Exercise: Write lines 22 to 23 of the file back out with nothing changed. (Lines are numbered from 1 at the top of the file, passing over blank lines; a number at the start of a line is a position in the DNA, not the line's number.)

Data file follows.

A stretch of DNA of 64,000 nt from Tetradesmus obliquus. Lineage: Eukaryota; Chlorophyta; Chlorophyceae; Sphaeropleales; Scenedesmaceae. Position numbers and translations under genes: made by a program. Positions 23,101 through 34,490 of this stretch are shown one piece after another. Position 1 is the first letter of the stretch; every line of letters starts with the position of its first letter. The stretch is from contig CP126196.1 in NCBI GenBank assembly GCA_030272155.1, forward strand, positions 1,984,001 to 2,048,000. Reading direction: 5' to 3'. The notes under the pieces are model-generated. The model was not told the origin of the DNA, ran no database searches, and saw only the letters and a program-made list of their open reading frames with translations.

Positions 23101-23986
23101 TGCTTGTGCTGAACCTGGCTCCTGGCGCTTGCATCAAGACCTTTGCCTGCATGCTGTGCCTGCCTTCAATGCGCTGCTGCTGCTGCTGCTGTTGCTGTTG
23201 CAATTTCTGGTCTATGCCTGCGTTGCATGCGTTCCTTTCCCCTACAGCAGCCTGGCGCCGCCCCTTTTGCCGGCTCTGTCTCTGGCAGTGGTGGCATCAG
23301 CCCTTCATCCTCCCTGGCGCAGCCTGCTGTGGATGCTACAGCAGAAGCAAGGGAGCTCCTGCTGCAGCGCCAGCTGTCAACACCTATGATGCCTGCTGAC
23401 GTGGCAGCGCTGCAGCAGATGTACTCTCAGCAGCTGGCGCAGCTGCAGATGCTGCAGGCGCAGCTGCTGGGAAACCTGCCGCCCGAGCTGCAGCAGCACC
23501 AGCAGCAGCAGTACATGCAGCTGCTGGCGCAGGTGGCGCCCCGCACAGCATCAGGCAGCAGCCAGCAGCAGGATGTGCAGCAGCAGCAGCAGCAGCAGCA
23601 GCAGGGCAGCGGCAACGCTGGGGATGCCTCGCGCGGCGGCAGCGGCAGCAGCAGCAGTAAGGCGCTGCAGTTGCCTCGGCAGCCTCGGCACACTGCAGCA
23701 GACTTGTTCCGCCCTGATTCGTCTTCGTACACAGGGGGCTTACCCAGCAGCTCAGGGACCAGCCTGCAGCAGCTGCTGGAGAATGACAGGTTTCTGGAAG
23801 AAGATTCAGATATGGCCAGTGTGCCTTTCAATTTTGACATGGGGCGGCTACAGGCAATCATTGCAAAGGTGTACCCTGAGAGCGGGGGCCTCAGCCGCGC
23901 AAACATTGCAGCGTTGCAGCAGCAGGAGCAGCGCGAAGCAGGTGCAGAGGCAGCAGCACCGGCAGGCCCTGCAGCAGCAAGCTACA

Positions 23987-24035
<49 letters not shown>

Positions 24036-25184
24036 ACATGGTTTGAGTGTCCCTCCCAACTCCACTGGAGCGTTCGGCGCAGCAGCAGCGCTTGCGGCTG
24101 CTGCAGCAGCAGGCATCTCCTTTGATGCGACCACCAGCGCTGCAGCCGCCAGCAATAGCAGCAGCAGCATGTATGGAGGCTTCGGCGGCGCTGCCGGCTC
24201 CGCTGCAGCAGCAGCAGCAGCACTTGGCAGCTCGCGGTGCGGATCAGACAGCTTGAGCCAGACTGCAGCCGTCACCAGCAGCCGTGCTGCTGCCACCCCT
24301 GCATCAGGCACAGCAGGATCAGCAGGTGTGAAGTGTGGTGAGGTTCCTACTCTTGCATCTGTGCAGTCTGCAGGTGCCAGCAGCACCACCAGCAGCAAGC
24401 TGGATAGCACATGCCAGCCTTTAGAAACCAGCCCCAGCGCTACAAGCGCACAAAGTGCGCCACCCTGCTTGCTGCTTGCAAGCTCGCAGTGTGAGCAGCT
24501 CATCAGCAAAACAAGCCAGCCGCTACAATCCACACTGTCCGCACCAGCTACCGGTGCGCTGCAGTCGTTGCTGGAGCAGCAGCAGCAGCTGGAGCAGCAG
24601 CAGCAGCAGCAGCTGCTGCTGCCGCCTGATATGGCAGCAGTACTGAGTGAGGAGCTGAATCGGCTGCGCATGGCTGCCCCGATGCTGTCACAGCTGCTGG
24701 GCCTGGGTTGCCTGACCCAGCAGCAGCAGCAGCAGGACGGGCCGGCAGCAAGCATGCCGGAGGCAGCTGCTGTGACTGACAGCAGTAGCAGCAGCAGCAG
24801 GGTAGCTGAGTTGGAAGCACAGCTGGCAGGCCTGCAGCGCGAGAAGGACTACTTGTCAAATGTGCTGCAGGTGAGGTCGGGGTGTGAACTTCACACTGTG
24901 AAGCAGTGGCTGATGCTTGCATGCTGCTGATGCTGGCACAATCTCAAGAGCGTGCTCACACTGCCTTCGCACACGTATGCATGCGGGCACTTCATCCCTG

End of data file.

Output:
24701 GCCTGGGTTGCCTGACCCAGCAGCAGCAGCAGCAGGACGGGCCGGCAGCAAGCATGCCGGAGGCAGCTGCTGTGACTGACAGCAGTAGCAGCAGCAGCAG
24801 GGTAGCTGAGTTGGAAGCACAGCTGGCAGGCCTGCAGCGCGAGAAGGACTACTTGTCAAATGTGCTGCAGGTGAGGTCGGGGTGTGAACTTCACACTGTG